Business

House Passes Measure to Tax Bonuses

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Given all the press the AIG bonuses have garnered, you’d think our only economic problem was a few nearsighted/greedy execs at one insurance firm. Today, the House took AIG backlash to the next level by passing a bill which would levy heavy taxes on such bonuses. Specifically:

The bill would levy a 90 percent tax on bonuses paid to employees with family incomes above $250,000 at companies that have received at least $5 billion in government bailout money.

Leaving aside whether or not his is an appropriate or necessary move, the whole situation has hit the farcical stage. Our Congress hands out billions of dollars with too few strings attached and then acts shocked — shocked! — when the money is misused. Their solution, of course, is to act punitively in a show of staged populism.

All this while many larger problems go unaddressed or ignored.

While I’d like to think this fiasco will once-and-for-all stop the kind of chicken-little attitude that allows poor bills to become law, I doubt that’s the lesson everyone will take away. In fact, I have a feeling many in Congress feel the bill passed today proves they are doing their job. Except, their job was getting the legislation right the first time.

  • ExiledIndependent

    Ridiculous populist political theater intended to assuage Americans’ anger over how the government has handled this and to distract from the government’s own role in the process. By the way, who is the mysterious person from the Treasury dept. who leaned on Dodd to include the bonus protection in the stimulus bill? Is anyone even interested in finding out? And, by the way, has anyone bothered to look at who’s campaign coffers AIG has been filling?

    I’m about to hurl.

  • kranky kritter

    I wholeheartedly agree that it would be nice if such episodes taught congressfolk not to legislate hastily.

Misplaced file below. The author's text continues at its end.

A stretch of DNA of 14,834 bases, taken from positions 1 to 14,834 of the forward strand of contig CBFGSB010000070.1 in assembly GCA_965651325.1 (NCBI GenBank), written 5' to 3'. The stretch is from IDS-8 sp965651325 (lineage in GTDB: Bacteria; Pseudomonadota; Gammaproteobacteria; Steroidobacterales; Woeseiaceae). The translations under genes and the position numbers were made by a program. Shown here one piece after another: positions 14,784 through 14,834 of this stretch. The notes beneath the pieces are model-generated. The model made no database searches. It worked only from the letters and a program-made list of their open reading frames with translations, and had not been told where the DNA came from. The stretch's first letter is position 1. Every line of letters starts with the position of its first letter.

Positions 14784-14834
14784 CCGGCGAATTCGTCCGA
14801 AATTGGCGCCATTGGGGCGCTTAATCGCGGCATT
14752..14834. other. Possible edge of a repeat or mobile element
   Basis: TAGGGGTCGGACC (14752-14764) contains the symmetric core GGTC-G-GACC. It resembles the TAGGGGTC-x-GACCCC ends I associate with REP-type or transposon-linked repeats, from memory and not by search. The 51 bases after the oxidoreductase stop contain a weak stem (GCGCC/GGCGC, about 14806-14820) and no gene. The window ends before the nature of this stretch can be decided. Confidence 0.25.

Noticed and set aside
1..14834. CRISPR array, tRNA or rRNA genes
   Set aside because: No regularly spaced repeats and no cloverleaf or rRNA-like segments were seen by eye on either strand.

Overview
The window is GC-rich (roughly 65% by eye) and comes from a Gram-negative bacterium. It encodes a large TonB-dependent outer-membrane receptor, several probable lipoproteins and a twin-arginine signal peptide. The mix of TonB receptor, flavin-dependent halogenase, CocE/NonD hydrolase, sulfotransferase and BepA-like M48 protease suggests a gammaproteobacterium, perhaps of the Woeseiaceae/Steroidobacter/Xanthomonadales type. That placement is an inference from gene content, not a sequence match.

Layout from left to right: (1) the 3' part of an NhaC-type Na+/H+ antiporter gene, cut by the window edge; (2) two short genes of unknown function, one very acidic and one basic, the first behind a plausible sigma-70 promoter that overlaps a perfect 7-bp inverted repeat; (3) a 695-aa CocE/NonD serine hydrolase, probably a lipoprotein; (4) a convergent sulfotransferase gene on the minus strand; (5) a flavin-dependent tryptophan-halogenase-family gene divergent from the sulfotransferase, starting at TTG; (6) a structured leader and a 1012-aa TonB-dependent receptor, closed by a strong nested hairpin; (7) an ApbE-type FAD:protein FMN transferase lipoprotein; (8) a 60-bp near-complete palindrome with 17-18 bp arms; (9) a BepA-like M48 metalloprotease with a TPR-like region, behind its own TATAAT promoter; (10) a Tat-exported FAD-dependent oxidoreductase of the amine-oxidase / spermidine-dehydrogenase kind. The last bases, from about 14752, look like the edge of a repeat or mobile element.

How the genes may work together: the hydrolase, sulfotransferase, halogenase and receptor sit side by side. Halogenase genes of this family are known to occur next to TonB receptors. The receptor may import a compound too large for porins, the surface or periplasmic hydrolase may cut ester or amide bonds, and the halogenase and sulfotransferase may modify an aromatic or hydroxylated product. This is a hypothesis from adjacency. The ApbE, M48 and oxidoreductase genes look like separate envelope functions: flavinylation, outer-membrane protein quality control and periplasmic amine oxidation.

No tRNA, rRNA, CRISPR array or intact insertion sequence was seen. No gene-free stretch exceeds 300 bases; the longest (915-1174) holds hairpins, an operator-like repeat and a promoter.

However, you gotta admit that congress’s apparently almost unlimited power of mulligan does make it a largely moot point. Bills like this are sort of like MS Bloatware…you release a beta version, you let the poor users find the flaws, then you do some patches. So much easier than getting it right the first time.

  • Trescml

    Although I wish that Congress used foresight instead of hindsight, they did show self preservation. I think the bigger implication of the populist uprising is that no more bailout money is going to get through Congress until after midterm elections (if then). Maybe that is a good thing, but AIG biting the hand that owns it is going to tie the hands of the Obama adminstration or cause them to be far more creative (like the trillion bucks that just got poured into the economy). The risk is the creative moves may cause unintended or bad consequences.

  • http://del'sperspective.blogspot.com Del Patterson

    First, let’s make sure that we all understand that the bonuses were promised months ago. Second, both the Fed and the Treasury Dept signed off on the bonuses and knew full well that payment was part of contractual law and not something that was capricious.
    Angry, hell yes, put this country was based on the rule of law and not on flippant “let’s-go-get-them-and-shut-them-down”.

  • gerryf

    Not sure how to respond to this whole thing….Alan, are you saying we should be mad that congress corrected a mistake?

    I do agree that this has clouded the much larger issue, but that doesn’t mean we should ignore the greedy excess (or frankly casual indfference) of AIG execs.

    How about we do both–correct the bonus issue AND step our efforts in review and oversight. I am not going to lose one bit of sleep over the populist uprising….